Redevelopment of the Warren County Fairgrounds is on hold while state officials work out the details of distributing as much as $12 million to Ohio communities losing horse-racing businesses through the legalization of racinos in the state.
Lebanon is the first of four communities around Ohio eligible for up to $3 million from a fund set up in state law, passed in 2011, permitting racetrack owners to add electronic slot machines to the gambling offerings at their facilities, creating racinos.
The other $9 million would go to as many as three other communities, including Toledo; Grove City, south of Columbus; and possibly North Randall, east of Cleveland; that qualify for relocation funding, if they lose their racetrack.
To receive the money, the communities will be required to submit plans to the Ohio Development Services Agency expected to create jobs and stimulate economic development where the racetracks were located.
Racino owners are required to provide the funds within six months of opening. Miami Valley Gaming had yet to provide the funds for the Lebanon redevelopment, according to the Ohio Development Services Agency.
State officials also said it would be six months to a year before guidelines outlining the qualifications for the funding have been completed.
“Nothing’s been approved. We have been giving guidance,” said Thea Walsh, deputy chief of the Office of Redevelopment for the state development agency.
Racetrack relocation funds
The relocation funding is provided for in H.B. 386, a 186-page bill, passed in June 2011, that amended Ohio’s horse racing and casino laws to allow for racinos. The law also created the Racetrack Redevelopment Facility Community Economic Development Fund.
Through the fund, each former racetrack community will be eligible for up to $3 million to be paid into the fund within six months of the opening of each racino.
Toledo would qualify for funds, due to the loss of Raceway Park, when Penn National’s Hollywood Gaming at Dayton Raceway replaces it. Grove City, south of Columbus, would qualify when Penn National opens a racino planned in Austintown, outside Youngstown, replacing Beulah Park. Both these racinos are expected to open this fall, according to Bob Tenenbaum, spokesman for Penn National.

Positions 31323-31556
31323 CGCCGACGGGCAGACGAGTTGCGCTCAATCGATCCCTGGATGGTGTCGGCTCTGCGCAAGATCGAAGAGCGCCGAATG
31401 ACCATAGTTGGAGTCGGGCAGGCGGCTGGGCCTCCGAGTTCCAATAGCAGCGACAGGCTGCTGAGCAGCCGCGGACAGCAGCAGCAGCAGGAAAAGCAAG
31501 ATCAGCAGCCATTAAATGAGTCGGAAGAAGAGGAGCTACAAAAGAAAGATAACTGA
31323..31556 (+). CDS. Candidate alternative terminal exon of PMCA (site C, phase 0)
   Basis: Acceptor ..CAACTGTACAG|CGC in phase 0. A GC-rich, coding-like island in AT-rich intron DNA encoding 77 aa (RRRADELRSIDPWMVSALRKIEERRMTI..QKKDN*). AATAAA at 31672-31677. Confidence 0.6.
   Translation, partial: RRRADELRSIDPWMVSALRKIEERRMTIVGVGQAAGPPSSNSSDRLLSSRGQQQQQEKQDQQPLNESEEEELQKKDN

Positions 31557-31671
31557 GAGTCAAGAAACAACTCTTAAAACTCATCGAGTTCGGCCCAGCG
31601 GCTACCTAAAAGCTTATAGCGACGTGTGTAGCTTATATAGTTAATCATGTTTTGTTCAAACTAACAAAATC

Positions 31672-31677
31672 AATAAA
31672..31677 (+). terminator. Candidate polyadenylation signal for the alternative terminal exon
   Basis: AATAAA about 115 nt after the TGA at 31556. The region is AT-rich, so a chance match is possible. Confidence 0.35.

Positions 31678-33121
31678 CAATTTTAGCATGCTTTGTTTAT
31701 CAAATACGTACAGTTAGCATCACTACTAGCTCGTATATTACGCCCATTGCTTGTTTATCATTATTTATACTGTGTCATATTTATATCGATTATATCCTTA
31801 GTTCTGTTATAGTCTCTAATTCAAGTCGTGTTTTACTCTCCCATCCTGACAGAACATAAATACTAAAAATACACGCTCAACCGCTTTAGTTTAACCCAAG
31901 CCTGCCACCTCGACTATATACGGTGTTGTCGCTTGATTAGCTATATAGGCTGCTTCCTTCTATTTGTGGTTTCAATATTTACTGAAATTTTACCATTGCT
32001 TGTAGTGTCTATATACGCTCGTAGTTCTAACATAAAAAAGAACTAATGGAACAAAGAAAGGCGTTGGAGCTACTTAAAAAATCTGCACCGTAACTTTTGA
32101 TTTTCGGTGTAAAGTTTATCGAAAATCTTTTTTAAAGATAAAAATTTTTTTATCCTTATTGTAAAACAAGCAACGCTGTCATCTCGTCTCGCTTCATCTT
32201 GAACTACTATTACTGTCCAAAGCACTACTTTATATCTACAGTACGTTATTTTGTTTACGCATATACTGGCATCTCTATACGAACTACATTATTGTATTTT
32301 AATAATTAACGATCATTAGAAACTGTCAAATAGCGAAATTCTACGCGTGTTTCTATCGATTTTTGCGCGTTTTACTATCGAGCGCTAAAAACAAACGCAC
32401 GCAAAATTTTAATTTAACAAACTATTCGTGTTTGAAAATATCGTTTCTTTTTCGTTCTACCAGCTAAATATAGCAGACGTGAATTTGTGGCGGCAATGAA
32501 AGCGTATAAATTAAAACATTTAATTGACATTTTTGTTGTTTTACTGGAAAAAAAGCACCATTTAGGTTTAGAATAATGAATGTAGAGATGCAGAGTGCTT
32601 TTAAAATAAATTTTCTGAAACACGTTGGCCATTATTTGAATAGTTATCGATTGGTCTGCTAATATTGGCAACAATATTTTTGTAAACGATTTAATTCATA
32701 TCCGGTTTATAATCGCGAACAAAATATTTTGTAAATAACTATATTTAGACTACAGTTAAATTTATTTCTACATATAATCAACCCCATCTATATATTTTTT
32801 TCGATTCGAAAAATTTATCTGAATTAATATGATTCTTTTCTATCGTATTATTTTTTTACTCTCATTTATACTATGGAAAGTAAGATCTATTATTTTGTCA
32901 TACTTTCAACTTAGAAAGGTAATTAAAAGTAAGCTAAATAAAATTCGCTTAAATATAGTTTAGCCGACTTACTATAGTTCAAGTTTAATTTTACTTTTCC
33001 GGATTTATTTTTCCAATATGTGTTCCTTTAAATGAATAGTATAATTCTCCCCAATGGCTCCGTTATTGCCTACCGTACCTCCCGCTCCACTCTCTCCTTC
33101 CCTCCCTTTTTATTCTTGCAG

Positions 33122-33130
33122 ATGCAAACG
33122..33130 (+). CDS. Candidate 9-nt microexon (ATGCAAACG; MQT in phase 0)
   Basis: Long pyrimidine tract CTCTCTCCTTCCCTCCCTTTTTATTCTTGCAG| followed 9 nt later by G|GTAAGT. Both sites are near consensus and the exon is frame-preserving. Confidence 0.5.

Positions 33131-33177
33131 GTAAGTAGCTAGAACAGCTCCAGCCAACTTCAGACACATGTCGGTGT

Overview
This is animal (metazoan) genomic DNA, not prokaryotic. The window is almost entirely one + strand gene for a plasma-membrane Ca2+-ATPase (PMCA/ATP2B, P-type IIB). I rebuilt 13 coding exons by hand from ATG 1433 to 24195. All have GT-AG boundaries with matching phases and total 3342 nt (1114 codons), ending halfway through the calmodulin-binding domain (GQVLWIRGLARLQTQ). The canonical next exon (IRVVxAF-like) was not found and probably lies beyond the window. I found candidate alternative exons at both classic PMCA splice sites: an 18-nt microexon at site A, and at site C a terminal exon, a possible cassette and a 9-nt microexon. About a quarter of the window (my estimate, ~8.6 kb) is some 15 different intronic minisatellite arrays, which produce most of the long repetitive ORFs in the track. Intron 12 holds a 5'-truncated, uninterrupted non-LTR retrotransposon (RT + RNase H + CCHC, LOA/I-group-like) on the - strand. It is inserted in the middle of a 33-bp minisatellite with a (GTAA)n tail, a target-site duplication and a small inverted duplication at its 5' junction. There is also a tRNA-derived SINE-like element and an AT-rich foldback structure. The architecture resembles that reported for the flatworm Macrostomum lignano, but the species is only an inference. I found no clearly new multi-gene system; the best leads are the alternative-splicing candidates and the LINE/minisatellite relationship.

North Randall, east of Cleveland, would qualify if the ThistleDown Racino moves to the Akron-Canton area. Rob Nichols, spokesman for Gov. John Kasich, said the state continued to work with with ThistleDown owners, Rock Ohio Caesars, on the move. Rock Caesars spokeswoman Jennifer Kulczycki said the company was still weighing the option but had until June to decide.
State wants jobs, economic development
State officials expect the four communities to develop plans expected to maximize job creation and economic development.
“This is really an opportunity to think outside the box and go big,” Walsh said.
The fairgrounds redevelopment also will be funded through another $3 million from the racino operators over the next 4 1/2 years.
These funds are committed in an agreement reached this week between the racino operators and local governments and school districts affected by the move.
Meanwhile funds for redevelopment of former track sites remain in limbo until the state guidelines have been formed, officials said.
“There’s no final outline of what is being asked,” said Stephanie Gostomski, spokesman for the agency. “We want to work with these communities to make sure it’s getting the best use.”
Warren County’s wait
In December, live racing and simulcast operations, known as Lebanon Raceway, were moved to the new Miami Valley Gaming racino from the county fairgrounds in Lebanon, where they had operated year-round, for decades, except during the annual county fair.
Last month, live harness racing began at the 120-acre Miami Valley Gaming complex, south of Lebanon in Turtlecreek Twp.
The fairgrounds still features stables for 400 horses, some of which have been rented recently by horsemen who have moved into the area to race at Miami Valley Gaming’s new $25 million track and simulcast facilities.
The move left the agricultural society without its major tenant and area officials unsure about the future of the site.
Last week, the county decided against selling the site, just north of downtown Lebanon, to a developer for a commercial or mixed use development. The fairgrounds would have been moved.
Instead the county plans to propose a multi-use plan of its own at the fairgrounds. The annual county fair and other agricultural events would continue to be held there. In addition, event and equestrian centers, a business incubator and educational center offering veterinarian technician programs would be developed.
County officials are counting on the state to take into account that of the four communities facing a future without a racetrack business, only Lebanon’s was located on public property.
“I think they understand we are unique,” Warren County Economic Development Director Martin Russell said.